A new poll has found that a majority of Americans say they are in favor of same-sex marriage, reflecting shifting US sentiment on the issue.
Fifty-three percent of Americans support gay marriage, up more than 20 percentage points from a low of 32 percent in 2004, the poll of 1,005 adults conducted over four days last week for ABC News and the Washington Post found.
Gary Langer of Langer Research Associates, which produced the poll, called the findings a "milestone result that caps a dramatic, long-term shift in public attitudes."
It was the first time that the ABC News-Washington Post poll, which has asked the same question since 2003, had shown a majority of American favoring same-sex marriage, the Post said.
It said other polls conducted by Pew Research Center, the Associated Press and CNN had found similar trends.
Five years ago, only a majority of people younger than 30 supported gay marriage, but now majorities of those in their 30s and 40s do, the poll shows.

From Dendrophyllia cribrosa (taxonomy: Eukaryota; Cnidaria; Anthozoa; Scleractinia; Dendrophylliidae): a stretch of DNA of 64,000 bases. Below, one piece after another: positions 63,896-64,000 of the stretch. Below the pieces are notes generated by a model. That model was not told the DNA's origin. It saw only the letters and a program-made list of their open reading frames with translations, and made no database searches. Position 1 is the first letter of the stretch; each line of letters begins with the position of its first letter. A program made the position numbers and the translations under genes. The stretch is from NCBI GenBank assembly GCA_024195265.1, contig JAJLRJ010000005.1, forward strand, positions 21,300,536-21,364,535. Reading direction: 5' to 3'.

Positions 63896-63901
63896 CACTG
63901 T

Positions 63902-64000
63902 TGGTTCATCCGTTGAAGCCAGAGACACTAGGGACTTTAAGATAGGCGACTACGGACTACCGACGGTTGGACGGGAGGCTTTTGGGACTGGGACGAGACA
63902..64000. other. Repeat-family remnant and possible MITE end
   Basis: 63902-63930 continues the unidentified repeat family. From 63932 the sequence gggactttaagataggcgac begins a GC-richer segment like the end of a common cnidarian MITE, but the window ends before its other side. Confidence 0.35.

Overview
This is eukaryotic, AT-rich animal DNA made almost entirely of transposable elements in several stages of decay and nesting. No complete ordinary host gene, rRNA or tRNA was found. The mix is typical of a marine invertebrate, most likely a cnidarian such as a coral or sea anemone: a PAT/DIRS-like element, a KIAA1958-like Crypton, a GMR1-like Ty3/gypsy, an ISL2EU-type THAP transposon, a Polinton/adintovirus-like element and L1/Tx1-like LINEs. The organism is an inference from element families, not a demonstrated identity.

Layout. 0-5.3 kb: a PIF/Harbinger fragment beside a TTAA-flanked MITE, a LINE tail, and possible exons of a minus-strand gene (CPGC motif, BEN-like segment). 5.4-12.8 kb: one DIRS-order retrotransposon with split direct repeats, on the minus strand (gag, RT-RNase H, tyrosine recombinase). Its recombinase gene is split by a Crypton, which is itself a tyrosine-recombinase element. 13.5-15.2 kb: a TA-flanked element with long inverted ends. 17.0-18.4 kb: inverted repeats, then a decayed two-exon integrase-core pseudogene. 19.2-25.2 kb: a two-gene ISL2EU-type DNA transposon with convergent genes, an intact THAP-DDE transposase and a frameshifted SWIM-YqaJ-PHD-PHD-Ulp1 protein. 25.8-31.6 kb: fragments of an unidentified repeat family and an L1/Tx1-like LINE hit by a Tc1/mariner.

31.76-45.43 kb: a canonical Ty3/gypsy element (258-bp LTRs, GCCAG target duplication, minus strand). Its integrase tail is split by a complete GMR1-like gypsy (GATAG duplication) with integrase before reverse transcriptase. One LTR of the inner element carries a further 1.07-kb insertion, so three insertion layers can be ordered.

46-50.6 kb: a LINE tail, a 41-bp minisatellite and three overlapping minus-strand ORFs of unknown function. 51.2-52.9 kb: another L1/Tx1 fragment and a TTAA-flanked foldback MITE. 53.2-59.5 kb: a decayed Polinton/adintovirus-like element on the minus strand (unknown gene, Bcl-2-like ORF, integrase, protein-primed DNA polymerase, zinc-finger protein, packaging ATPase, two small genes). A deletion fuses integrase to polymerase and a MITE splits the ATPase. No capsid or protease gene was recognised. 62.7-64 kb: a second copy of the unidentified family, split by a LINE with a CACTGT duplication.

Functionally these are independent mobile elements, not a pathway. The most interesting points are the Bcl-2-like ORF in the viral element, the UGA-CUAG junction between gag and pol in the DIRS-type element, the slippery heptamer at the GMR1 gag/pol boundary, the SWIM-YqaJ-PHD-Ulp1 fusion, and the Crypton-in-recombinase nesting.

But, overall, Americans are still divided over gay marriage, with as many adults strongly opposed to same-sex unions as support them, and opposition to same-sex unions still strong among conservatives.
Republicans oppose gay marriage by a ratio of two to one, and evangelical white Protestants, a core conservative group, are opposed to same-sex unions by three to one, an analysis of the survey's findings says.
Gay marriage is legal in five US states and the capital, Washington, and a handful of other states allow same-sex civil unions.
The Obama administration late last month said it would no longer defend the constitutionality of the Defense of Marriage Act, a 1996 law banning federal recognition of gay marriages, but the Republican-led House of Representatives has vowed to fight the president's decision in the courts.